How Paying Attention to Details Can Help Your Photography Business

How Paying Attention to Details Can Help Your Photography Business

Today, I’ll share a brief story about a brief moment with big consequences.

It is precisely 2:22 p.m. on a Wednesday afternoon. A Wednesday that just so happens to fall on one of the busiest weeks of my career.  

I often have to explain to my non-photographer friends that being a freelance artist isn’t like working a standard nine to five. There’s no regular clock-in time. You never really clock out.

In my particular niche, commercial photography, there is also no middle ground. Either I find myself so bored as to let my mind briefly wander to the possibility that I might one day actually “finish” the Internet. Wondering if my phone or my inbox will ever buzz again.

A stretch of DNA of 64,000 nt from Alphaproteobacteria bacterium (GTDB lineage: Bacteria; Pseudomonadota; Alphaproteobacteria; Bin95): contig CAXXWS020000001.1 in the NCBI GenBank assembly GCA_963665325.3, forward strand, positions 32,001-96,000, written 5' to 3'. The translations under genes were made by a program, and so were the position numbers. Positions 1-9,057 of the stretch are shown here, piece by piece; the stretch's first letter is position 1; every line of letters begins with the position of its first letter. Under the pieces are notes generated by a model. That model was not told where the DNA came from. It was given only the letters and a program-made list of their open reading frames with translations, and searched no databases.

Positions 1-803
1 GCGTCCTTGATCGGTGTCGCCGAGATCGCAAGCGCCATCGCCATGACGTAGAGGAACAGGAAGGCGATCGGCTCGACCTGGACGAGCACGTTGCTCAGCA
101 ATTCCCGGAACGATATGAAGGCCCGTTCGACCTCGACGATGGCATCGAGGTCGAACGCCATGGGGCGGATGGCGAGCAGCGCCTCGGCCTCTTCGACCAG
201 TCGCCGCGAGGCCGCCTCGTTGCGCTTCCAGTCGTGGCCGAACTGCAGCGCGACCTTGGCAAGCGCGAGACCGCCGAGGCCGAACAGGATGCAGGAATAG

Then, just like that, messages come in and suddenly find myself so busy that I can’t remember what week it is, nonetheless what day. Never ungrateful for the work, I still can’t help but to surmise that having a second or two to actually breathe at some point might, in fact, be beneficial to my health.

So why, in the middle of this busy patch which sees me in the middle of six major assignments, a couple of which are my biggest yet, do I find myself in my sunlit backyard, sponge in hand, dampened shoes on my feet, carefully washing my car as if I had no other care in the world?